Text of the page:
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‘The Great Pursuit’ Documentary on Militants Who Fled Syria To Settle in Europe

A new documentary charting ISIS members who have settled in Europe as refugees has made a splash in French media, writes Zaman Al-Wasl.
‘The Great Pursuit’ Documentary on Militants Who Fled Syria To Settle in Europe

“War Criminals: The Great Pursuit” is a documentary film by Syrian journalist Daham al-Asaad that follows a number of Islamic State (ISIS) war criminals who, since the fall of the organization, have fled Syria to settle in Europe as refugees.

The documentary, which was broadcast on the French channel M6, has garnered within the first hour of its release a million and a half views, trending on French Twitter. 

The film, funded by French TV and the French Film Foundation, relies on the testimony of a number of Syrian activists, including Ahmed Ramadan, who after losing both his father and brother to ISIS in 2014, established a network of 30 journalists and investigators from Istanbul, regularly publishing the results of their investigations on “Euphrates Post.”

Asaad told Zaman Al-Wasl that his new film is an investigation seeking to provide evidence that the fleeing members were in fact affiliated with ISIS or other organizations. This was, according to him, a difficult task, which was basically similar to police work from gathering evidence and witnesses to researching the background of each of the suspects.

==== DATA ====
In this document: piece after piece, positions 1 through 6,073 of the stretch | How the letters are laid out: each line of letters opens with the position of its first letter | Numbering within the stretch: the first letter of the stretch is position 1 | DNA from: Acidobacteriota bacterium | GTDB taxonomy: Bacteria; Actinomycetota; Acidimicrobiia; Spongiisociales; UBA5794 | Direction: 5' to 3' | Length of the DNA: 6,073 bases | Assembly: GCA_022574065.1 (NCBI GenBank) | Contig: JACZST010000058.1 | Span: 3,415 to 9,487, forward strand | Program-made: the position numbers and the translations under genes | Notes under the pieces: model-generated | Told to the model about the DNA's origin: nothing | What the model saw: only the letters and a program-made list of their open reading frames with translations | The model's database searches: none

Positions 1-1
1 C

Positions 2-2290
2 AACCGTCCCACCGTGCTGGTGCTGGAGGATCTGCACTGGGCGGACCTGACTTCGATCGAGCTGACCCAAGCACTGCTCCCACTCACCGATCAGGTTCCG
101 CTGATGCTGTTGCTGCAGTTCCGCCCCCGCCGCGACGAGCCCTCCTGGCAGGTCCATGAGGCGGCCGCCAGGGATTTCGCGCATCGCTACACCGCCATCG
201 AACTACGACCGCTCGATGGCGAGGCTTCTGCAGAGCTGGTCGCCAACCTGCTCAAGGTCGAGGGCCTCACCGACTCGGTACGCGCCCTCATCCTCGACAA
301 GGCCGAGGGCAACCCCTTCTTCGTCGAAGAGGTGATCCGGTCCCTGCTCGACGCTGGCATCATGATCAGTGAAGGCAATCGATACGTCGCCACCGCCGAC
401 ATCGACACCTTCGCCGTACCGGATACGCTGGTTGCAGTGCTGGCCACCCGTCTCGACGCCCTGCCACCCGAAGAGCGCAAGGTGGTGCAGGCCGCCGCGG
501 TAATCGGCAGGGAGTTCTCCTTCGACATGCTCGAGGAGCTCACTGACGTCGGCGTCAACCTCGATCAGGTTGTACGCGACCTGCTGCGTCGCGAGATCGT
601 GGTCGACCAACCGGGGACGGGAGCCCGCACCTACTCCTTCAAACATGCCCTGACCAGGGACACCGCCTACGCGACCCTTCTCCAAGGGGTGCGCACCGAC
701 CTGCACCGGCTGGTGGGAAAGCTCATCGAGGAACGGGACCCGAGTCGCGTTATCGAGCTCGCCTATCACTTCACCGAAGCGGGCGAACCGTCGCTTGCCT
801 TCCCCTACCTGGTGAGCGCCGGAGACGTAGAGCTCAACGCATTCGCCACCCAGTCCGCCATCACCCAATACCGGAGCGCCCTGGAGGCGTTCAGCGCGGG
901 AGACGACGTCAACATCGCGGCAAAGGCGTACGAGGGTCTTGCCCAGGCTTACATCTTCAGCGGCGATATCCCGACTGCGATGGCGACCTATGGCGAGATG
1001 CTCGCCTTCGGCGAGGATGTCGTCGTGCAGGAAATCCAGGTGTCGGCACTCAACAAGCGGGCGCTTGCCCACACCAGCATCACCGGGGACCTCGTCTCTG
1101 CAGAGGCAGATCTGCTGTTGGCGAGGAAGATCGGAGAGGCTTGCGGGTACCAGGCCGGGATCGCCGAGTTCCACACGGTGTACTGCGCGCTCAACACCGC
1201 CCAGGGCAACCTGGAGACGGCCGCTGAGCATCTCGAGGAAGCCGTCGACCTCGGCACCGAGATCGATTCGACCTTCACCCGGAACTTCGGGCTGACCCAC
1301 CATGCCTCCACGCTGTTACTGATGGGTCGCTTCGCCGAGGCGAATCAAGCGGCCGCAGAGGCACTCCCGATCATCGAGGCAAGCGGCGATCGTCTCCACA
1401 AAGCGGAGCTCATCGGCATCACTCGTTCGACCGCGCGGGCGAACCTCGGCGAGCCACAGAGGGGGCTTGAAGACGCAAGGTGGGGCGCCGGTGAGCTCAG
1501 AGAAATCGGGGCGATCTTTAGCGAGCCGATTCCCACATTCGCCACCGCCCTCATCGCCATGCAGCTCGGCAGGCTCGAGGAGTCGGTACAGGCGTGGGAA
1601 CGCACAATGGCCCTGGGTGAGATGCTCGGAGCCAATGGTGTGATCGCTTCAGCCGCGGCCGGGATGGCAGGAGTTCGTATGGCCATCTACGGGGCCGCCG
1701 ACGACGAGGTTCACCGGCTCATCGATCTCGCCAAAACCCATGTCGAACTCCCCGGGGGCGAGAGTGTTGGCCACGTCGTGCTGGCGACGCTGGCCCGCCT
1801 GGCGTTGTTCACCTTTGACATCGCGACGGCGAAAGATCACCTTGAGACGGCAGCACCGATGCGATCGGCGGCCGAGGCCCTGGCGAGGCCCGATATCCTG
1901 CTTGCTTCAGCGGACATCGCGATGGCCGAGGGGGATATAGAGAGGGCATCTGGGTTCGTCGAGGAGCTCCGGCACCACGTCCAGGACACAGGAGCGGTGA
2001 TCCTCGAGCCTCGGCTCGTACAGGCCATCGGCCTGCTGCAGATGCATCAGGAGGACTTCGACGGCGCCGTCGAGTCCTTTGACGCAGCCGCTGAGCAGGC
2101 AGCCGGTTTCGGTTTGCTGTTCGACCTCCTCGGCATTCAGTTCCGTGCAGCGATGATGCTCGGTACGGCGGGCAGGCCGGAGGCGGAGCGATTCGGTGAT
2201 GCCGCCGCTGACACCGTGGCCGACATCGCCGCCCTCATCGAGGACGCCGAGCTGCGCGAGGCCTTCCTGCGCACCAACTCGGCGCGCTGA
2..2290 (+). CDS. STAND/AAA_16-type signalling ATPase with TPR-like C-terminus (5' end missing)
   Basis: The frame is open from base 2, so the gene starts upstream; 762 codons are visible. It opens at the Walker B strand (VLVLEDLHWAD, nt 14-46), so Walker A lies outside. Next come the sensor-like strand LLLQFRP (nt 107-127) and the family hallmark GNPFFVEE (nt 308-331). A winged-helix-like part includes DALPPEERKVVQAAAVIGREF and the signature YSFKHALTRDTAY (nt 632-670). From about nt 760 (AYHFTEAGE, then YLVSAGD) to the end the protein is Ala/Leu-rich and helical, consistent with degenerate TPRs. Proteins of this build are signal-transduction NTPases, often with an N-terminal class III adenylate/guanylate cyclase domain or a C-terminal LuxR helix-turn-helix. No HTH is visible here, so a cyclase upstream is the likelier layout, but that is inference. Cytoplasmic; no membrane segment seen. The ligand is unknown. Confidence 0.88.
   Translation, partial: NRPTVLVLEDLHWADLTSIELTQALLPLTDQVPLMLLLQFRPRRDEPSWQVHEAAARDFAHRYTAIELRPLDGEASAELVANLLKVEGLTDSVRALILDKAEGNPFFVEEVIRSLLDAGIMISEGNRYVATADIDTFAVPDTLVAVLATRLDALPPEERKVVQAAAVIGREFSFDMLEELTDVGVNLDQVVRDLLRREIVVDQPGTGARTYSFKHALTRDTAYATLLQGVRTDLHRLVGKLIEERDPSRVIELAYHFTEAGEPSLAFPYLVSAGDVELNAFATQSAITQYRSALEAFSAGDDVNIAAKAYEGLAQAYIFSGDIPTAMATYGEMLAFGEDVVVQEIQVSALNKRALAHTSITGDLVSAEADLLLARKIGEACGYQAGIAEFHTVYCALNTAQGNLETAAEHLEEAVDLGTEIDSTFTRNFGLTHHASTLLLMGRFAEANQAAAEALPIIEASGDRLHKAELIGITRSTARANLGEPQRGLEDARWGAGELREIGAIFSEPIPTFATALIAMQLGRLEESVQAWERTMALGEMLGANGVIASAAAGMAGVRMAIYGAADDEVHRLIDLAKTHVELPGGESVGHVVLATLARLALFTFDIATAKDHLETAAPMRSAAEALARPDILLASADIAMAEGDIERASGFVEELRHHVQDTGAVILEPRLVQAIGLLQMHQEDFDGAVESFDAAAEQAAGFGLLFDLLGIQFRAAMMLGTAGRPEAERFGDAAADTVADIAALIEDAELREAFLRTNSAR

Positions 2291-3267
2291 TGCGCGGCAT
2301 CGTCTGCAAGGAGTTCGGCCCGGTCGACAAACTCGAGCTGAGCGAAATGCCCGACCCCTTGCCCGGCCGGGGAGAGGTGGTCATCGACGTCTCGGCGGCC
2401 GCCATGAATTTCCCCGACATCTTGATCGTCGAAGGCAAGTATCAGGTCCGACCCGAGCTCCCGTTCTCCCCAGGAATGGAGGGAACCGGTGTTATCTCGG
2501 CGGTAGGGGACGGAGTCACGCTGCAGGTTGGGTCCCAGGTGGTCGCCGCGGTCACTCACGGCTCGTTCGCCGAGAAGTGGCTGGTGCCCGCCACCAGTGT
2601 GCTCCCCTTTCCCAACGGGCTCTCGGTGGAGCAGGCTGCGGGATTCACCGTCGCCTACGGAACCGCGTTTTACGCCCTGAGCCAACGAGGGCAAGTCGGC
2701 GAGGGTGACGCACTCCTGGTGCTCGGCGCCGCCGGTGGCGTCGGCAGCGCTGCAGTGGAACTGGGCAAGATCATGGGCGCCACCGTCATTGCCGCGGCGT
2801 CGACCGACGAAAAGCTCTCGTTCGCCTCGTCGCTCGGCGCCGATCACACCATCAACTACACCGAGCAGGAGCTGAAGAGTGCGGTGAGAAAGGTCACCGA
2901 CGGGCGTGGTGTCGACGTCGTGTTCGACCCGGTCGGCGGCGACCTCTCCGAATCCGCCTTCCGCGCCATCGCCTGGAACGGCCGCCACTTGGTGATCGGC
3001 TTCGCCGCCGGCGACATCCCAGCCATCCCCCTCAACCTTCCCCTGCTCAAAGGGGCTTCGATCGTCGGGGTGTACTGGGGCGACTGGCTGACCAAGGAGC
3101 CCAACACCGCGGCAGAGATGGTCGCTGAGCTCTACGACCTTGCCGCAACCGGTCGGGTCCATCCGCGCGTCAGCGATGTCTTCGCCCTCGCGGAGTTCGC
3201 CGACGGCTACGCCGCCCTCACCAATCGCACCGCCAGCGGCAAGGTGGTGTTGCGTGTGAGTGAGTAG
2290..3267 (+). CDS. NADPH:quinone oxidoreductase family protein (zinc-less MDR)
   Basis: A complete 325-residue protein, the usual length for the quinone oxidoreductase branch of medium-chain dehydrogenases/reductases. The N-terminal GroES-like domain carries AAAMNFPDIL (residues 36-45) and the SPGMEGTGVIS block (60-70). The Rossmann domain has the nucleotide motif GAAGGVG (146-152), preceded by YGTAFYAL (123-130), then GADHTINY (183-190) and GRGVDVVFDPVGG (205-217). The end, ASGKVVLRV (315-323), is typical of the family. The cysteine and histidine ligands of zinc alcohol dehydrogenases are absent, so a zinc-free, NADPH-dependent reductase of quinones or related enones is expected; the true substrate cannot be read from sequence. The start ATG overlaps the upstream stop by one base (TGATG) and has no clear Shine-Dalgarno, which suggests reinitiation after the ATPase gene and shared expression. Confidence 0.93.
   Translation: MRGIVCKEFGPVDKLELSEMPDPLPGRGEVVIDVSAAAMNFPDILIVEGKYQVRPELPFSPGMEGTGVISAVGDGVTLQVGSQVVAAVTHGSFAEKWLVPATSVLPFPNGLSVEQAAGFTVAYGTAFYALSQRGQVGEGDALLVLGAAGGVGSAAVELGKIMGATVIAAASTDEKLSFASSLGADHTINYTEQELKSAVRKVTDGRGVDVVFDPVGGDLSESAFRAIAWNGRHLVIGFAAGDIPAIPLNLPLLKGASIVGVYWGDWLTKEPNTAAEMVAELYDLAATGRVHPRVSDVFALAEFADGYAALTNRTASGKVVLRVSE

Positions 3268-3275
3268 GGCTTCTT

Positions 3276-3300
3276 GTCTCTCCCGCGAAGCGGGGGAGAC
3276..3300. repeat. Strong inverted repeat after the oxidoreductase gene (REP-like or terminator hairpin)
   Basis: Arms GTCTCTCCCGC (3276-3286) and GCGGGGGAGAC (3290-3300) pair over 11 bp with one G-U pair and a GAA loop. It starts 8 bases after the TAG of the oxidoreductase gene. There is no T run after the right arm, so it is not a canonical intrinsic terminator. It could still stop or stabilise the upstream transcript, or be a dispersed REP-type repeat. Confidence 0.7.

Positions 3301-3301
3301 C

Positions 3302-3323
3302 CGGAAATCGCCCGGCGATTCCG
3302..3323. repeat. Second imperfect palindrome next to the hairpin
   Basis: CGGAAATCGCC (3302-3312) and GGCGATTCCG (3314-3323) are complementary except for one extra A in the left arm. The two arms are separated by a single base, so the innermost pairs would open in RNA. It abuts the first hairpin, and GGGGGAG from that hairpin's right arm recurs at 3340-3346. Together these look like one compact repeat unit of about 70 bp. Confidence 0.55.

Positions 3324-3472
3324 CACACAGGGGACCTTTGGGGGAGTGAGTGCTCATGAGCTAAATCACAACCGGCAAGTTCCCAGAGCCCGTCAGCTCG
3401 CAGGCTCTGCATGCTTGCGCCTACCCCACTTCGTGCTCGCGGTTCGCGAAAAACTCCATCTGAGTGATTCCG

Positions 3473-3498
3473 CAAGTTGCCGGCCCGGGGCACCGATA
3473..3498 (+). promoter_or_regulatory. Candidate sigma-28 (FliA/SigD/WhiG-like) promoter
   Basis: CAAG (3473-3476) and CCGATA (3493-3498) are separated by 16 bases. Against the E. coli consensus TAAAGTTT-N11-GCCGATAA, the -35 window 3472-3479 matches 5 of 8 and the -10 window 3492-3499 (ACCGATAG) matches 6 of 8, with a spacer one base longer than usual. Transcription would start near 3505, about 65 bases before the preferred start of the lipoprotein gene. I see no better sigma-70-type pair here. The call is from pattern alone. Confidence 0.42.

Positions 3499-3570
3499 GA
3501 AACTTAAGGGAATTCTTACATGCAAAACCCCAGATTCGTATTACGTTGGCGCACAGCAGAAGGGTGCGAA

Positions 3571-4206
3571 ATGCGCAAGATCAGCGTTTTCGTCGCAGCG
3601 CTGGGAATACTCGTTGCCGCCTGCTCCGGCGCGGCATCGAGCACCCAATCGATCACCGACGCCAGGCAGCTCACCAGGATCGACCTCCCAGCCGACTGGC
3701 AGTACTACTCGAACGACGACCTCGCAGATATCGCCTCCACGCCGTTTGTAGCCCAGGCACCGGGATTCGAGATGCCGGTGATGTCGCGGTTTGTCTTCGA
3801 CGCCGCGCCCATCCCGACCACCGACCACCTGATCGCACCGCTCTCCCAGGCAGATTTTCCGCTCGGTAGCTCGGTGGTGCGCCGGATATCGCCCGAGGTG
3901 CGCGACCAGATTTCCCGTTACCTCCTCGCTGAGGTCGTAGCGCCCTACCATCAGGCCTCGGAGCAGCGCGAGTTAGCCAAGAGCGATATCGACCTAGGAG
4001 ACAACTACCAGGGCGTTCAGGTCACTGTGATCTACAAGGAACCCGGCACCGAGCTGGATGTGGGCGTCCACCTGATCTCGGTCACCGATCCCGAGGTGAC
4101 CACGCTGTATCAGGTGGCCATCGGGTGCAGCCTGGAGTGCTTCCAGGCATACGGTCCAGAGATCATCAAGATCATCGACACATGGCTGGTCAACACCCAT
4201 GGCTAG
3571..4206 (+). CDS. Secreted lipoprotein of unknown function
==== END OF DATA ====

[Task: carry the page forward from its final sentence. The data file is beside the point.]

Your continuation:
The documentary was filmed in several regions in Syria, Iraq, Turkey, Greece, Germany, and France, taking up to two years of work between research, investigation, and filming, which was made even more difficult by the coronavirus pandemic, the security concerns, and difficulty to access certain places to shoot, explained Asaad.

The film focused on how Syrian activists collect documents and information about the fleeing war criminals, in addition to relying on an investigation by the film team through communicating with French courts and security.

The film followed several stories, including a video of ISIS members beheading and desecrating the corpse of a person. One of the identified fighters, who was responsible for ISIS communication between Mosul, Raqqa, and Deir-ez-Zor, left Syria in 2015 applying for asylum in Europe then returning to ISIS with his German asylum passport. The team collected testimonies from his family and people from his region.

The journalist revealed that his film also focuses on people of French nationality who are affiliated with ISIS and live in Rouge and al-Hol camps, and who were left there without accountability or trial, with French authorities refusing to bring them into the country despite holding French citizenship.

Around 200 members of ISIS are French, out of the 700 who joined the organization, many of whom disappeared or were killed among them children born in Syria to French fathers.


This article was edited by The Syrian Observer. The Syrian Observer has not verified the content of this story. Responsibility for the information and views set out in this article lies entirely with the author.

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